In 2006, DEP strengthened Gilboa Dam to improve its safety after an updated assessment. A 220-foot by 5.5-foot notch was removed from the western end of the dam to lower water levels and facilitate stabilization work. Four large siphons were installed to almost double the capacity to remove water from the reservoir and also facilitate repairs, and 80 anchoring cables — consisting of bundles of 58 steel cable strands, 14 inches in diameter — were installed through the dam in order to secure it to the underlying bedrock, increasing the stability of the dam.  To accelerate the completion of the project, site preparation work began in September 2009, which allowed the initial site work to progress while the design for the dam reconstruction continued.  This work consisted of construction of site access roads, a spoils disposal area, site storm water controls, a temporary bridge, field engineer's office complex and other work to support the main construction work. Additional work in the current phase includes the construction of a concrete batch plant, demolition of existing stone and concrete, the placement of reinforced mass concrete, the construction of water diversion walls and additional reconstruction work around the surrounding walls and dam.

Since 2002, DEP has invested more than $248 million in upgrading dams as part of a multi-year capital program to upgrade and improve upstate water supply facilities. DEP is upgrading all of its dams and spillways to comply with state guidelines, starting with its oldest dams in the East-of-Hudson watersheds. Twelve dams have been upgraded over the last 25 years. DEP plans to commit another $417.5 million until 2021 to complete the dam reconstruction program.

The Gilboa Dam is part of New York City's Catskill Water Supply System, and is located within Schoharie County at the northern point of the Schoharie Reservoir in the Town of Gilboa. Constructed from 1919-1927 and placed into operation in 1927, the dam has been in service for more than 80 years. The Gilboa Dam is a classic gravity dam design, consisting of a 160-foot high by 1,324-foot long spillway constructed of mass cyclopean concrete with a 3- to 5-foot thick masonry façade of mortared quarried stone on the downstream face, and a portion of the upstream face. This gravity and embankment dam impounds the Schoharie Reservoir, the northernmost reservoir in the Catskill System.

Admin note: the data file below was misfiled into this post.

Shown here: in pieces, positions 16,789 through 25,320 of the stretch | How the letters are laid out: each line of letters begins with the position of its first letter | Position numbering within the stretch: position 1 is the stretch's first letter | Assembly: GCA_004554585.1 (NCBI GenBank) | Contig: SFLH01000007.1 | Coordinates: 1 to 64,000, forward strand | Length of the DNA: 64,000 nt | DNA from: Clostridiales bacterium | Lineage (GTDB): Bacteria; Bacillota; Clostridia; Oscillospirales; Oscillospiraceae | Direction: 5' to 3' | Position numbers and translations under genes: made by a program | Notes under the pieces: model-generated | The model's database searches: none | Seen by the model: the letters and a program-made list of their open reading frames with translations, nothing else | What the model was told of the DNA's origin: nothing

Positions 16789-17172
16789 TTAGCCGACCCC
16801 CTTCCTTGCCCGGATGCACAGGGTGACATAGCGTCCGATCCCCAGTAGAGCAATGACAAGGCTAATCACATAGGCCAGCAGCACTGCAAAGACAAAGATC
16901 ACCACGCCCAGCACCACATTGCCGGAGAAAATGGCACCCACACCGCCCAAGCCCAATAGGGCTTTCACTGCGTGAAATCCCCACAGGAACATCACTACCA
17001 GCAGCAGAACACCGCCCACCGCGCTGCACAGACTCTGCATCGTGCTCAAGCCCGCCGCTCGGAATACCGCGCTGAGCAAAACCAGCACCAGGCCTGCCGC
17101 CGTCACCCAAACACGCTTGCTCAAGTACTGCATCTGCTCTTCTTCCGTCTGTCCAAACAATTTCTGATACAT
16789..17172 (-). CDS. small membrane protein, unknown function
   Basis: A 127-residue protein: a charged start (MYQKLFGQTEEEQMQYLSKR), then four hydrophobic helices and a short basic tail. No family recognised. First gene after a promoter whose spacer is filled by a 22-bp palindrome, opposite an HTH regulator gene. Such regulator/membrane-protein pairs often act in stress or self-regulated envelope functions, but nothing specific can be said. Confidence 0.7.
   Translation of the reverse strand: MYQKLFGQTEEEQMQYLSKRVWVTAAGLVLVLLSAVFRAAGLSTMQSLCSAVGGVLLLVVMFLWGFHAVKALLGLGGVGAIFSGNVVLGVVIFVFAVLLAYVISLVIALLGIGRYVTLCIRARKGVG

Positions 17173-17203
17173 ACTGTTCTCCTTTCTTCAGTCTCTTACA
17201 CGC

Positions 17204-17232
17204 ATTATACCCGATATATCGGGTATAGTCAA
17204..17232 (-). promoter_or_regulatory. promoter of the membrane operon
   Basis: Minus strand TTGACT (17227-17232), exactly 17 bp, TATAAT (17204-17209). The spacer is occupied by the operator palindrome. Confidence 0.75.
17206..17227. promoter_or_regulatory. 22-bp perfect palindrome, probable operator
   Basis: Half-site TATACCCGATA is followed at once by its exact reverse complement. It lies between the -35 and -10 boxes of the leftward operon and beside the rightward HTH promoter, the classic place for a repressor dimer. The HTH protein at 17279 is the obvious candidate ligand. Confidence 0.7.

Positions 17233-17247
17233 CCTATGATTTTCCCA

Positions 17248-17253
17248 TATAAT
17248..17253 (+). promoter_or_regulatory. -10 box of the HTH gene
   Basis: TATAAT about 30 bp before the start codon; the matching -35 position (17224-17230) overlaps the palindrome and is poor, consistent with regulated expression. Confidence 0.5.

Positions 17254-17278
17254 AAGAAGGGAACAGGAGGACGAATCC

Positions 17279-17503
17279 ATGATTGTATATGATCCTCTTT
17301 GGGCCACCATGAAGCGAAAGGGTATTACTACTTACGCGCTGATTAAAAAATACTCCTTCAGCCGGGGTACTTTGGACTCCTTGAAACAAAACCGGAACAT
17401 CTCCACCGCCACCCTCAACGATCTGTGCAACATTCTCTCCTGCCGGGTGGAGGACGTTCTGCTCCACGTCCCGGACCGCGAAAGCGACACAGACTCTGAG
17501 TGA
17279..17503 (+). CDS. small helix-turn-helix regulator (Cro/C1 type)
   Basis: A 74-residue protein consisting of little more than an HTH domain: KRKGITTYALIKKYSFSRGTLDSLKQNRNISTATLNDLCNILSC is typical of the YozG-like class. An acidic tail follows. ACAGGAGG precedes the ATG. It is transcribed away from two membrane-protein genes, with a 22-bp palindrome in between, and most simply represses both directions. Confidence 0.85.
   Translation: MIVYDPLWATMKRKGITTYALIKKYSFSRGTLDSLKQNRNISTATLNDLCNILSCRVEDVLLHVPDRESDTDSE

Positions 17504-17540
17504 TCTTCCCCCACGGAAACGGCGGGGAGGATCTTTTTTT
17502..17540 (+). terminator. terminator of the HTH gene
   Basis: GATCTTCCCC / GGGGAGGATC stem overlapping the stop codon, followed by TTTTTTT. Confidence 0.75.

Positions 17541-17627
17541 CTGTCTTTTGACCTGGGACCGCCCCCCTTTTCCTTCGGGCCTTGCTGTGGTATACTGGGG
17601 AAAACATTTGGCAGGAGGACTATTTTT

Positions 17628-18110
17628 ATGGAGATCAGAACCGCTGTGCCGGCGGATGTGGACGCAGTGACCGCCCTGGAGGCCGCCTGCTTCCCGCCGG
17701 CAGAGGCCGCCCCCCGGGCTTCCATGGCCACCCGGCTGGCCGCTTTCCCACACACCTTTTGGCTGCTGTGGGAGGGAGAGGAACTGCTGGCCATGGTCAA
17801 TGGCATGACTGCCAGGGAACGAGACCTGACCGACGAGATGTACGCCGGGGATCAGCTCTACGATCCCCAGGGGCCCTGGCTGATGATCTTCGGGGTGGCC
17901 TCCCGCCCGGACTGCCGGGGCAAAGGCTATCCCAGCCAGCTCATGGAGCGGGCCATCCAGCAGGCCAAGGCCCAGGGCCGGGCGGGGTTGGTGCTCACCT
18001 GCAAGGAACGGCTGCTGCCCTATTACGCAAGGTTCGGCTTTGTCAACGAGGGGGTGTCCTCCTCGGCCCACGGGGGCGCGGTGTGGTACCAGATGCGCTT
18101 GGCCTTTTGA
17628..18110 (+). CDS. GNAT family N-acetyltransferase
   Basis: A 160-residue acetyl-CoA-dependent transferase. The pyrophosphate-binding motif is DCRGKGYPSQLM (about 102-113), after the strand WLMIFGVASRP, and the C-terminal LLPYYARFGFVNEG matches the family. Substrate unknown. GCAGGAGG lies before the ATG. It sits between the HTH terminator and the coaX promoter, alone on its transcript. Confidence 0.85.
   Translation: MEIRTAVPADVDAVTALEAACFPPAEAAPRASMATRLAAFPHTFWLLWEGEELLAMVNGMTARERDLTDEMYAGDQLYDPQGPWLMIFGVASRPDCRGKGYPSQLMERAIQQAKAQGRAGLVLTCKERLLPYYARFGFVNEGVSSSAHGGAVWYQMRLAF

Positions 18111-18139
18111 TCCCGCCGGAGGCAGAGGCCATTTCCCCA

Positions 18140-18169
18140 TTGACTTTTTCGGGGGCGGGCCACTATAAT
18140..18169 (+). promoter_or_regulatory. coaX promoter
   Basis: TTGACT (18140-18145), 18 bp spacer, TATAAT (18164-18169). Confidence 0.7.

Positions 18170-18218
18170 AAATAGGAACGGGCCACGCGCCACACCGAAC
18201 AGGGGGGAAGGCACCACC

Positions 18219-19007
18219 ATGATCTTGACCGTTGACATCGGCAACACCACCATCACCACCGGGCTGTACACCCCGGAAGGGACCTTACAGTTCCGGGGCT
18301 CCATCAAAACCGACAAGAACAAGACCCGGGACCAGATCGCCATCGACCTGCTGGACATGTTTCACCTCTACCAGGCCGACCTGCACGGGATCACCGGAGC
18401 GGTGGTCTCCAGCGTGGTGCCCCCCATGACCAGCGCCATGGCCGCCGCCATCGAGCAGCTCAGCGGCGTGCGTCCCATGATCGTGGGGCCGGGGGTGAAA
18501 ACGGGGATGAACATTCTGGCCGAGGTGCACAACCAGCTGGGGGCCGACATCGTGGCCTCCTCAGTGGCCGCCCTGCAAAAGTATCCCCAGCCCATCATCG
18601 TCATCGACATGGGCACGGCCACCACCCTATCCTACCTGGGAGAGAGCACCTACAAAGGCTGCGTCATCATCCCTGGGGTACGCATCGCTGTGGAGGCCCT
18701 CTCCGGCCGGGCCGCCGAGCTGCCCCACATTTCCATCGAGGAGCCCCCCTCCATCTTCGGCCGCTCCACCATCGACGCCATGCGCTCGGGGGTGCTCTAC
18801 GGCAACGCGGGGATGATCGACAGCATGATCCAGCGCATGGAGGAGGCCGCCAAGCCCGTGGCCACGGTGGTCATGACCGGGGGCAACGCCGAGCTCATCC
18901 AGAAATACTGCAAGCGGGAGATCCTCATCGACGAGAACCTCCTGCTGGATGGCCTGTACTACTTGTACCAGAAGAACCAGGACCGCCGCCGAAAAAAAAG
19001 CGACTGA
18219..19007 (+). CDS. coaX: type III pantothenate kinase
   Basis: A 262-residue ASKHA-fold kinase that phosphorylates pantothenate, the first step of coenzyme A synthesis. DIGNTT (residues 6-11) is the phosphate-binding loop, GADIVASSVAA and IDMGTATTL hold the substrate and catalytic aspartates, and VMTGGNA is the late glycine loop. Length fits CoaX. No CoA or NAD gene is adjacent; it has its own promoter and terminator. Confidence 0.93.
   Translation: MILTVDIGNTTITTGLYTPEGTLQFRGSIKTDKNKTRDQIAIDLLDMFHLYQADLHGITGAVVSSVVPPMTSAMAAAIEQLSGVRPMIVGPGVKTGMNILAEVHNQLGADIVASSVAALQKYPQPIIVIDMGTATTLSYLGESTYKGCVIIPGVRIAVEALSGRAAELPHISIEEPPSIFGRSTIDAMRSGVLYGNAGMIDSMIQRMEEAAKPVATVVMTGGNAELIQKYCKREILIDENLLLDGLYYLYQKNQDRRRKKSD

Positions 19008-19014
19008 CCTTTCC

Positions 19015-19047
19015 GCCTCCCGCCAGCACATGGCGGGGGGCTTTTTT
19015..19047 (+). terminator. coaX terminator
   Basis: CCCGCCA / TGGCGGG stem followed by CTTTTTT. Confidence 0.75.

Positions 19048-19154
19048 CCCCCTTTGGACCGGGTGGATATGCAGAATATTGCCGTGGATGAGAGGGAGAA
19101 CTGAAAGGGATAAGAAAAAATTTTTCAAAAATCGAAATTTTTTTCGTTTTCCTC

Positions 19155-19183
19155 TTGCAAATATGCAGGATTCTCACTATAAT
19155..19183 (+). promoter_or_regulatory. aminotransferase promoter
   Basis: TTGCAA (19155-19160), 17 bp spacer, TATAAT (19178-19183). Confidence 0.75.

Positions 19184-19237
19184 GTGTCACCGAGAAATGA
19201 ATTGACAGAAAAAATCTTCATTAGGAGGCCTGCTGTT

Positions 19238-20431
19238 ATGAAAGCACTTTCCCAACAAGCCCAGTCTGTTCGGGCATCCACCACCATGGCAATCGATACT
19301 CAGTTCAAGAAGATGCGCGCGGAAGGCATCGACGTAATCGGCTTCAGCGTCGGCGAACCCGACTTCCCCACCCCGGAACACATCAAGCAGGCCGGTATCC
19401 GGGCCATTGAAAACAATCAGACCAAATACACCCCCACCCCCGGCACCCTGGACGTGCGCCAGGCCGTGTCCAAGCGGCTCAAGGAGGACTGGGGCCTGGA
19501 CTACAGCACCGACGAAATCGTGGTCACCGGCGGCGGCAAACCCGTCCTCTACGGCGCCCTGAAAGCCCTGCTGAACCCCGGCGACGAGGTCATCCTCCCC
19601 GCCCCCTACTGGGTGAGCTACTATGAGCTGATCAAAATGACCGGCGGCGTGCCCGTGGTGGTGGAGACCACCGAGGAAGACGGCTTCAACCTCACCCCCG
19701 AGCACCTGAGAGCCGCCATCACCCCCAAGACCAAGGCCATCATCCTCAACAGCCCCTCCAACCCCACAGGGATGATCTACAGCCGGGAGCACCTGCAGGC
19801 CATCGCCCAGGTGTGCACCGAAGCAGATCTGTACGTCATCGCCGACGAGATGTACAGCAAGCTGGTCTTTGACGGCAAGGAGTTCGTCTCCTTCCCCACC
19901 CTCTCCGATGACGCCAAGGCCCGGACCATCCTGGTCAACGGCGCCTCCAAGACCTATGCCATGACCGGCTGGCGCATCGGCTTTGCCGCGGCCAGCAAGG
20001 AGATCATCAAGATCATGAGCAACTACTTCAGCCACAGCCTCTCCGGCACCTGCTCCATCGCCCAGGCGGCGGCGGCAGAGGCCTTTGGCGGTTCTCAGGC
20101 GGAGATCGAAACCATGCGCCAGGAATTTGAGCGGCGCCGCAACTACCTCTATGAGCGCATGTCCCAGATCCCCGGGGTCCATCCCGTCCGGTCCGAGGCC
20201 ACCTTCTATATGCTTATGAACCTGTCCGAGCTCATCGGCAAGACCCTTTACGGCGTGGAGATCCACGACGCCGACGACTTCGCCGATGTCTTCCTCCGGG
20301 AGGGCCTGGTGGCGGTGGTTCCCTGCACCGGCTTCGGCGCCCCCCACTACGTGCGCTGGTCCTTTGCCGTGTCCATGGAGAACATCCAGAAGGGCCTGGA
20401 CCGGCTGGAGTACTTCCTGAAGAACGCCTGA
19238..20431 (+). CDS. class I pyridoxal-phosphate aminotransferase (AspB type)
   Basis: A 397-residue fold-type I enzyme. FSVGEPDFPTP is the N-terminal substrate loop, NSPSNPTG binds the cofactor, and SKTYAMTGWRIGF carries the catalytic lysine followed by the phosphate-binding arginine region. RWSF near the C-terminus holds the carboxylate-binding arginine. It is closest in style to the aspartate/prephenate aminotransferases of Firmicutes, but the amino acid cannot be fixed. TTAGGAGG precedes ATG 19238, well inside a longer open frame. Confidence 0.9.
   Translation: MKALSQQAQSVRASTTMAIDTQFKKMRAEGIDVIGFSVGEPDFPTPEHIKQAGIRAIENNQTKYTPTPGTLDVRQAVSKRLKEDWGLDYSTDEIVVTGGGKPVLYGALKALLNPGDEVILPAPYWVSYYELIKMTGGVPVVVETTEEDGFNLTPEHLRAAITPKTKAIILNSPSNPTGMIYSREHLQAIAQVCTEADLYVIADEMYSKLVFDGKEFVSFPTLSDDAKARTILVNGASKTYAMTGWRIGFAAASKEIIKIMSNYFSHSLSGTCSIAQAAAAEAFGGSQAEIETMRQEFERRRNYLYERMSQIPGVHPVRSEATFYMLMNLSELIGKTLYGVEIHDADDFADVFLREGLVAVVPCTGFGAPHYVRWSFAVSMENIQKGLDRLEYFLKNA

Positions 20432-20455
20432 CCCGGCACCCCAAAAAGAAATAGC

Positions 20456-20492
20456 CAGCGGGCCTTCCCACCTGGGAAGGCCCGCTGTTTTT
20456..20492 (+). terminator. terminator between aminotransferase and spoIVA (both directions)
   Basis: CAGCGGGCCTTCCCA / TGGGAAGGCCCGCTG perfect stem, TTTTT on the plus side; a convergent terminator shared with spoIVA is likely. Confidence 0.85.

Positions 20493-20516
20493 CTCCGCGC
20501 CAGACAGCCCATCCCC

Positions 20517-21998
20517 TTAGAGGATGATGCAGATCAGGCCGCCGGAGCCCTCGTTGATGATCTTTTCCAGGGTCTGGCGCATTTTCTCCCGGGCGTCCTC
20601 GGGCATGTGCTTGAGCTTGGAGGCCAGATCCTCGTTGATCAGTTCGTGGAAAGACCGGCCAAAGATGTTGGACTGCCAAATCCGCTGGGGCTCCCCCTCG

DEP's upstate dams form the backbone of the city's drinking water supply system — impounding rivers and lakes, allowing water to collect in reservoirs, which eventually ends up in the distribution system. The city owns 32 "high hazard" dams based on the likelihood of serious economic damage, environmental harm, and loss of human life if they were to fail. In addition, DEP has purchased 69 small dams through the Land Acquisition Program since 1997.

Operating and maintaining DEP's network of dams is outlined in Strategy 2011-2014, a far-reaching strategic plan that lays out 100 distinct initiatives to make DEP the safest, most efficient, cost-effective, and transparent water utility in the nation. The new plan, the product of nearly one year of analysis and outreach, builds on PlaNYC, Mayor Bloomberg's sustainability blueprint for New York City. The plan is available on DEP's website at

DEP manages the city's water supply, providing more than one billion gallons of water each day to more than nine million residents, including eight million in New York City, and residents of Ulster, Orange, Putnam and Westchester counties. Approximately 1,000 DEP employees live and work in the watershed communities as scientists, engineers, surveyors, and administrative professionals, and perform other critical responsibilities. New York City's water is delivered from the Catskill, Delaware, and Croton watersheds that extend more than 125 miles from the City, and comprises 19 reservoirs, and three controlled lakes. The DEP police protect the watershed and its facilities, including seven wastewater treatment plants. For information, visit or follow us on Facebook at